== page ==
Traditional white has long since ceased to be the most popular colour of wedding dress, let’s face it, brilliant white does not suit many brides. As any interior designer will know, there are lots of different shades of white, all of which offer a flattering effect to certain skin tones. On that basis, ivory is the most popular choice of colour for a wedding gown at the moment and there are variations on through cream, into subtle peach and pink shades. Some brides who are on the second circuit will opt for a strong colour, other second timers for a pastel shade. The colour of the dress is just as important as the design as this has a big impact on the overall look, the right dress in the wrong shade just won’t work.

Many brides are not sure what to do with their wedding gown after the big day; there are a variety of options. You could donate the gown to charity; there are some cancer charities who offer an actual bridal department of donated gowns with all proceeds going to support the charity, a fabulous idea for both the donor and the purchaser. Some brides like to keep their gowns and this may require professional cleaning and storage in acid free tissue. Research carefully which dry cleaner to use and check that the right insurance cover is in place before the gown is handed over. Did you know that most wedding insurance packages cover accidental damage to your wedding dress, theft or loss of the gown through fire?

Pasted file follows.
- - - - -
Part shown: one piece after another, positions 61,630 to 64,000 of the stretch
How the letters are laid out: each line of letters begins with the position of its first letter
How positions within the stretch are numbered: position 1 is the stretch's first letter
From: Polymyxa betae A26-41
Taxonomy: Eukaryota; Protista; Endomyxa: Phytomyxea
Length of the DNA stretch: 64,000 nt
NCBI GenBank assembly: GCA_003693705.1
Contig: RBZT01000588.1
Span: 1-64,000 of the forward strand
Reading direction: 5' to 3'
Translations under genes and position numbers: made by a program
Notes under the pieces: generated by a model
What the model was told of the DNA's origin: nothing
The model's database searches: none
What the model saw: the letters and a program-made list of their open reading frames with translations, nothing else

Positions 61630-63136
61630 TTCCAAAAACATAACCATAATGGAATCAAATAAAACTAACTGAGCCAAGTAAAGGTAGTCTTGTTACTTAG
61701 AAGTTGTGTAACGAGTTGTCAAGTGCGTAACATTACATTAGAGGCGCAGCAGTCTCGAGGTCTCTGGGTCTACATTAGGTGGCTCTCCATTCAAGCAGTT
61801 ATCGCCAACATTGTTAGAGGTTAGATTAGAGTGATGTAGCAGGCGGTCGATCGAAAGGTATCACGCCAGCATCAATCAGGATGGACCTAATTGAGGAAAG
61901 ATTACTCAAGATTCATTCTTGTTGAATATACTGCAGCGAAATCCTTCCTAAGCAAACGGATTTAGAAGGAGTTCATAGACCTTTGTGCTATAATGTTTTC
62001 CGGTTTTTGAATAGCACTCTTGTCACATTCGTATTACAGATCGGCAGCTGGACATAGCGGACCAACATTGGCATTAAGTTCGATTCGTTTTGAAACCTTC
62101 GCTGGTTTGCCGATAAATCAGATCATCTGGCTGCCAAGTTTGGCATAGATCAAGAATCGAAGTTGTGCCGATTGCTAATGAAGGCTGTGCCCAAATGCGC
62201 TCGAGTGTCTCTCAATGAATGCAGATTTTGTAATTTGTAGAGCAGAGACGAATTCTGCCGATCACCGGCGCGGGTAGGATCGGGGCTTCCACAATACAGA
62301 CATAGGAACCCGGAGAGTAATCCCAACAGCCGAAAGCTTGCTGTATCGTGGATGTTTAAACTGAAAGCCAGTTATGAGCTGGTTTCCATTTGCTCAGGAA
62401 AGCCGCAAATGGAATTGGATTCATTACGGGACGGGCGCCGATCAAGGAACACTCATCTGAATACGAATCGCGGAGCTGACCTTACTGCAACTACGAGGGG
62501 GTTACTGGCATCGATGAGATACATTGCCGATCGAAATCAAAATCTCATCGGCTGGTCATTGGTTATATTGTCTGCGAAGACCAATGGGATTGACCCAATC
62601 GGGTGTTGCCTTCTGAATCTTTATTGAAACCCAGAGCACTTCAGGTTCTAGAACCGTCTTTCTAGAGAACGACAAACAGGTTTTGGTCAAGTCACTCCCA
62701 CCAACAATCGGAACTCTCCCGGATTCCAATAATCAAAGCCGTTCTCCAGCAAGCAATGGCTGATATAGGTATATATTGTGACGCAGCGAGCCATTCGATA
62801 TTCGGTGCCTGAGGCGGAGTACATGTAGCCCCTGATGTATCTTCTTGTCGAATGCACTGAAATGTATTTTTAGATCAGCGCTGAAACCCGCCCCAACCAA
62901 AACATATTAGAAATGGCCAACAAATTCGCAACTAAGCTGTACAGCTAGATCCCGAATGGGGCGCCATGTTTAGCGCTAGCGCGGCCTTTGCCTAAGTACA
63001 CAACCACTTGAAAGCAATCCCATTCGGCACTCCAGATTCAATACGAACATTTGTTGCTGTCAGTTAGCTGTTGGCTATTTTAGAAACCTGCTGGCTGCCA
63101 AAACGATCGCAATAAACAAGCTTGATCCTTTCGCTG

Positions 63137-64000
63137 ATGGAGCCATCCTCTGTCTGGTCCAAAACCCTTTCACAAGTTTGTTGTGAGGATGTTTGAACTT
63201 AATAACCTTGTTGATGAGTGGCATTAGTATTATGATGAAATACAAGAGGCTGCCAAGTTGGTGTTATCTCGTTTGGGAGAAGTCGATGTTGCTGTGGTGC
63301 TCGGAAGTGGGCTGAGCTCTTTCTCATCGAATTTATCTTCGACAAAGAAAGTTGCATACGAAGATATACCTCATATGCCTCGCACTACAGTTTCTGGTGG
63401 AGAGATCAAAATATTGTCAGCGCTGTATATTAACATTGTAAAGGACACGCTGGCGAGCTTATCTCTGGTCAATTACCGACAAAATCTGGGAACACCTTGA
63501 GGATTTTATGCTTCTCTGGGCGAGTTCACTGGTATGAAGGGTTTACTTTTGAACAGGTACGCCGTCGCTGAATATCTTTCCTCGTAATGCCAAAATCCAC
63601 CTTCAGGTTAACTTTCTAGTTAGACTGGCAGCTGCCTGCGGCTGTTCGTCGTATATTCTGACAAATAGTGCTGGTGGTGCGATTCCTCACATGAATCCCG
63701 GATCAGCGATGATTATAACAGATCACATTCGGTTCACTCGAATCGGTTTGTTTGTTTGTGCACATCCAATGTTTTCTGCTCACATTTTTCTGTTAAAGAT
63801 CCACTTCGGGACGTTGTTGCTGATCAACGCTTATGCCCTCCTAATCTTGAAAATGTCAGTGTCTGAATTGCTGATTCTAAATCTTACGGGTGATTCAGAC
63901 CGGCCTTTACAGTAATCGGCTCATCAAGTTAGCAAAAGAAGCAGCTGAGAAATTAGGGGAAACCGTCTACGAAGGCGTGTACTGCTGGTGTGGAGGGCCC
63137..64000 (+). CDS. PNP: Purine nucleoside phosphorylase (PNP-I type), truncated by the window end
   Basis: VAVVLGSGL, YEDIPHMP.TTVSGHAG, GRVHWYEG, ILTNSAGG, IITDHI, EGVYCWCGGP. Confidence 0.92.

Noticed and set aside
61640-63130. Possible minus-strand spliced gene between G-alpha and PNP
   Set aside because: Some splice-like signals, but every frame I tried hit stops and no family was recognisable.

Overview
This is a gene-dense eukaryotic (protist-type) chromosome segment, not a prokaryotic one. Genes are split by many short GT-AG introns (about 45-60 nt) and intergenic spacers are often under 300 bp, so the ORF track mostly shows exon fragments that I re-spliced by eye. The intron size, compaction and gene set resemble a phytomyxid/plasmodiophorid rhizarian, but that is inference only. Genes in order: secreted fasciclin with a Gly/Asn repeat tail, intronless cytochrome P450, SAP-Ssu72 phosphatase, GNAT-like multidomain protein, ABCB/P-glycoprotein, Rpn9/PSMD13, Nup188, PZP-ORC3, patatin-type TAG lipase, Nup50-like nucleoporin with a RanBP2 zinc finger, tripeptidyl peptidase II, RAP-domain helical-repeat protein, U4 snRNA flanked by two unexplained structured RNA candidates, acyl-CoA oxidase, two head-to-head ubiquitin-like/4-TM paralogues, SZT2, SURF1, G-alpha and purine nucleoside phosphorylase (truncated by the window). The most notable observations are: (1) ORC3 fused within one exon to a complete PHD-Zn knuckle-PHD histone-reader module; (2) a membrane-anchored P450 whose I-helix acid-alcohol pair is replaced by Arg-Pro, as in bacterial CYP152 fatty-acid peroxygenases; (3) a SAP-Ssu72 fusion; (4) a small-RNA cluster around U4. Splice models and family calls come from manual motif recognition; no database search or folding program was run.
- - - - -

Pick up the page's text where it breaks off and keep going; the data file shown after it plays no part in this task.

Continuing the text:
When you take out insurance, make sure you have an adequate value for your dress, that you have the receipt and check with the insurer when the cover starts, is it from the purchase of the dress which may be months before the event? Cover for the dress usually ceases at the end of the wedding reception. Any subsequent handling and cleaning of the gown will not be covered by your wedding insurance policy so you need to make sure you choose a reputable cleaning company who are used to cleaning wedding dresses and have good testimonials from previous customers.